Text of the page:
Brooklyn's Dekalb Market Hall features 40 vendors in 60,000 square feet of space. - Shinya Suzuki / <a href=''>Flickr</a> Brooklyn's Dekalb Market Hall features 40 vendors in 60,000 square feet of space. - Shinya Suzuki / <a href=''>Flickr</a>

Food Leads the Way as Unused Spaces Morph into New Destinations

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Food Leads the Way As Unused Spaces Morph into New Destinations

The way Americans shop is changing, as evidenced by the closure of huge malls and big-box store shopping centers across the country. Casual sit-down restaurants, a one-time staple of these shopping centers, have distanced themselves from these developments as they, too, struggle for survival. Now, reimagined restaurant and entertainment concepts are taking back formerly unoccupied spaces. The New York Times profiles one such development in Texas, where developers are changing the concept of mall-as-shopping-center to mall-as-a-service, with shopping mixed in with entertainment, food, even health care and education. Instead of department stores, according to the piece, dining and entertainment are the anchors of these spaces, drawing consumers out the same way Sears or J.C.Penney’s did decades ago.

Suburbs aren’t alone in rethinking the use of large commercial spaces. Development in cities echoes this opportunity, too, as massive food halls open in densely populated cities like New York and San Francisco, where large, expansive spaces were previously more useful as retail outlets, not restaurants. And it’s definitely not about the traditional and recognizable restaurant brands; instead, food offerings become only one part of a larger concept.

While these developments may be a new idea, the underlying concept is the proven formula that restaurants are often a catalyst to breathe new life into distressed or even deserted neighborhoods. Restaurants carry with them a sense of community, serving locals, employing locals, and creating a naturally happy meeting place. Now, at a time when all commerce is shifting to accommodate e-commerce and digital sales, restaurants could be first to usher in a new way of thinking about the spaces where we choose to spend our time.


Food & Wine’s Relocation Illustrates Changing Restaurant Discovery

On Friday, Time, Inc. announced that Food & Wine magazine will move its editorial operations from New York to Birmingham, Alabama. The company already owns and operates a large, food-centric campus in Birmingham, including expansive test kitchens, where most food content for Time, Inc. publications  is produced. In a press release, Food & Wine’s new editor, Hunter Lewis, expresses his excitement at the move, noting that sophisticated restaurant consumers are everywhere, not just in New York or other large US cities.

Indeed, the move does illustrate the shift in both consumer restaurant culture and restaurant culture itself. City rents are prohibitively high for chefs and restaurateurs just getting started in the industry, so many are choosing to open in smaller markets instead. Social networks, digital marketing efforts, and review sites help surface quality restaurants outside of urban centers and high-traffic neighborhoods. Still, it seems like a real challenge for a brand that thrives on restaurant content and announcements to move editorial operations out of a city with one of the top food and drink scenes in the country.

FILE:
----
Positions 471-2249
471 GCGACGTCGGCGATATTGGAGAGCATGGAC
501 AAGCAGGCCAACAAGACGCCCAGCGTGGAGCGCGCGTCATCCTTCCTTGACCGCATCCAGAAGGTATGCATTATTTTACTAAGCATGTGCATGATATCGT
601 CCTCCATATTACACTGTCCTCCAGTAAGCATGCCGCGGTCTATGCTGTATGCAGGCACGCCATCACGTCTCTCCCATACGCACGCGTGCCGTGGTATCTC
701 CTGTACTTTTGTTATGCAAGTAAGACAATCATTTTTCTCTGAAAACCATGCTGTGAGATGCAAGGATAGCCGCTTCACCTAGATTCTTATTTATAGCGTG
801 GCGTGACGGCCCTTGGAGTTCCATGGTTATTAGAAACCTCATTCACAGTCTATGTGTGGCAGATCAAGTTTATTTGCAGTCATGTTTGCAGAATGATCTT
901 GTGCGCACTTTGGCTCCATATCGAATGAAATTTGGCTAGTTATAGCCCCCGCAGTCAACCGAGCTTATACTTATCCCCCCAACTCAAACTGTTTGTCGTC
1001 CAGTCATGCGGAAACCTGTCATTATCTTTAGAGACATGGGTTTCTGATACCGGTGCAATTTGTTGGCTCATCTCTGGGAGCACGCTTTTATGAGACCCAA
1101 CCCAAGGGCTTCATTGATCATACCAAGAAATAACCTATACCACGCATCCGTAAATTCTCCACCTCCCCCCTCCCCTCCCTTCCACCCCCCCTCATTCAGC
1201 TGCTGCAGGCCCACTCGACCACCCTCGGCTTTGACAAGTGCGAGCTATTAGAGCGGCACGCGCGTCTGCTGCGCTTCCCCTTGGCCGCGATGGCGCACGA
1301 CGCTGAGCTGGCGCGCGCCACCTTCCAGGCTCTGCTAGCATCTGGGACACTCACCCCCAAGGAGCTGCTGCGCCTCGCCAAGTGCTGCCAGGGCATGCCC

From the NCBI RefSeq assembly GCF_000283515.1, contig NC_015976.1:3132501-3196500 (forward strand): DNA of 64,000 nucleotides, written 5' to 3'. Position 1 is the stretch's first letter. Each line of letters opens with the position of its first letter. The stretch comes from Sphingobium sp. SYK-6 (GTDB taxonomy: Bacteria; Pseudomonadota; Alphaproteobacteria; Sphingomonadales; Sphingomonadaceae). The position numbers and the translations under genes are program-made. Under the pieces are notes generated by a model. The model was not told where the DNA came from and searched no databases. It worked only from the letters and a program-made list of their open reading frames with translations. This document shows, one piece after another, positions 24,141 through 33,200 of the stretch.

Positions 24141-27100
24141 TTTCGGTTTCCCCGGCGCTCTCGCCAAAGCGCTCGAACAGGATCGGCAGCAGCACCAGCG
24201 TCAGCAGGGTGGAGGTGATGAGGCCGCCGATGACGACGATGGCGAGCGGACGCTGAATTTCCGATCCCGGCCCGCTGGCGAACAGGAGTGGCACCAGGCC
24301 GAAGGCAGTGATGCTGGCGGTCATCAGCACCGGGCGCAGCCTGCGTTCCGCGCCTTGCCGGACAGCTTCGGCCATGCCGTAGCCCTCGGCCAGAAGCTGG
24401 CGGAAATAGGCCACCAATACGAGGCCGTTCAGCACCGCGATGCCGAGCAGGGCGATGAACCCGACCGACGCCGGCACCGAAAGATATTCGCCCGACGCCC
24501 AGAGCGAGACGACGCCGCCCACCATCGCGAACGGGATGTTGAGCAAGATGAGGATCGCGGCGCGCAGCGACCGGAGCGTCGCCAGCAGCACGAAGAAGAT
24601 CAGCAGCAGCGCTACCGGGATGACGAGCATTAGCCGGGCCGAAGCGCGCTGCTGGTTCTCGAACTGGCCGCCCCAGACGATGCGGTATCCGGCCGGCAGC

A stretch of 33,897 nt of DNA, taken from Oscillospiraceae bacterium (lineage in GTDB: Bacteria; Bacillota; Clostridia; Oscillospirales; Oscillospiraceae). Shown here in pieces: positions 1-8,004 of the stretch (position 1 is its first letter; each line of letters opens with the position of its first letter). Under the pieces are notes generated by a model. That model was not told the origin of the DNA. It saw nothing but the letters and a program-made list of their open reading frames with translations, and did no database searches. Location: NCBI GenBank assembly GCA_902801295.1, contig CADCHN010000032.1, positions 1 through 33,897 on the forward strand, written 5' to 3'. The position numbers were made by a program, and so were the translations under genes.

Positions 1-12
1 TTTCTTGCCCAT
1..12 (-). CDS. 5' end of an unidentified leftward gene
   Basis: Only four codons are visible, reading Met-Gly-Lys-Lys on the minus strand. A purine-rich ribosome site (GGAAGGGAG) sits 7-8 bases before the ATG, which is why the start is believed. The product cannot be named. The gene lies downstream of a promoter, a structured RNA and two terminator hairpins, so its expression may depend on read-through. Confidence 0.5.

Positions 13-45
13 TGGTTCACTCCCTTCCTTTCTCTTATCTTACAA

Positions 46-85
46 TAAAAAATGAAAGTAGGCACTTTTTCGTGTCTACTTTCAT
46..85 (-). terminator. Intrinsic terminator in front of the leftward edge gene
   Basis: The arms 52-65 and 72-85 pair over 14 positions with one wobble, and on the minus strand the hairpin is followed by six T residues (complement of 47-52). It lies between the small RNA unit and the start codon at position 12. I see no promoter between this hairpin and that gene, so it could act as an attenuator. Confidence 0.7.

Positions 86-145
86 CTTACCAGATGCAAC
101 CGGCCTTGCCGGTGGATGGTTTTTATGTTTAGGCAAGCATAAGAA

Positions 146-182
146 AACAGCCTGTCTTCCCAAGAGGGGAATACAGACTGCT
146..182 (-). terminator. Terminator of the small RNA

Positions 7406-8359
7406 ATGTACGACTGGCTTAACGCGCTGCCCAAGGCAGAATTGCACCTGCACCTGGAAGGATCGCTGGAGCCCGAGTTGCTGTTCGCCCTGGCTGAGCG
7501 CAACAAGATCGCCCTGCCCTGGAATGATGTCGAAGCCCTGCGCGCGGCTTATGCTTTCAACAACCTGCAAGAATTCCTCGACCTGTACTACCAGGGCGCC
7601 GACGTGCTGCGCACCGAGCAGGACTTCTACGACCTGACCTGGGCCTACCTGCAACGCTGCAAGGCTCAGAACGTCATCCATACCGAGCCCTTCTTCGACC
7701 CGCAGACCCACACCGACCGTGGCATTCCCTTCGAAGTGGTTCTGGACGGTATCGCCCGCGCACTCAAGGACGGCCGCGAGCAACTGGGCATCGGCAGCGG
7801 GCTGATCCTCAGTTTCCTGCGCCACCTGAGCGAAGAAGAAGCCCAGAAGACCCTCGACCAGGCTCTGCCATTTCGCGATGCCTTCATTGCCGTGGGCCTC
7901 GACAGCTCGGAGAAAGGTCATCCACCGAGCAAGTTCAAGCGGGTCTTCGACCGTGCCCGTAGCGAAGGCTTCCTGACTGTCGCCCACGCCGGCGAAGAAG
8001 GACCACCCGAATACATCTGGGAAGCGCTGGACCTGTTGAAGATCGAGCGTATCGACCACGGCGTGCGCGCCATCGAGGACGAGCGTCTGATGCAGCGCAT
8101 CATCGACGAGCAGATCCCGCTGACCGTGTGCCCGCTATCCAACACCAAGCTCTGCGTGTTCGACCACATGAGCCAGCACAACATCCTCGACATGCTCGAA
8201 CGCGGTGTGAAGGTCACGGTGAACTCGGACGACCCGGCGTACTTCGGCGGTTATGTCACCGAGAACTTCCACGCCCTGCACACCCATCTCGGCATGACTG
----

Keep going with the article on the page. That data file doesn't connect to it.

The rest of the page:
Restaurants Avoiding Delivery Companies Get Creative on Instagram

One clear winner in the restaurant-without-a-dining-room trend is delivery services to whom these entrepreneurial chefs and restaurateurs are beholden. Delivery companies charge for their services — both the actual delivery but also marketing as they provide a platform for these restaurants to be discovered. LA Weekly profiles one Los Angeles operation that uses social media creatively to avoid interacting with delivery services all together. Compton’s Trap Kitchen uses only its free Instagram account as its delivery service. The restaurant uses Instagram to post daily menus and solicit orders, and after two years has amassed 230,000 followers. It has become so popular, owners plan to open a brick and mortar location “any day now,” according to chef Malachi Jenkins. In this way, social networks serve as an invaluable cost-saving marketing tool to lift new businesses to success.

“The Paradox of American Restaurants”

Food and restaurants have never been so popular — at least it seems that way to anyone with an Instagram account. One recent poll found Americans are spending more money on dining out than they are on groceries — for the first time ever. But to anyone who reads the business headlines, restaurants are in trouble. The Atlantic unpacks all of this, offering a few statistically-supported reasons why it’s both the best of times and the worst of times for restaurants in America. Briefly: while demand is high, supply is high, too. This means serious competition. Costs are increasing, but menu prices haven’t followed suit — at least not with the same urgency. Takeout is cutting into the market share, too (though at least one recent analysis says that’s not true.) And tourism and big names and openings may work well in large cities, but this success isn’t translating across the board. The piece supports all of these claims with facts and information, and it’s a solid look at the state of the industry’s changing conditions.

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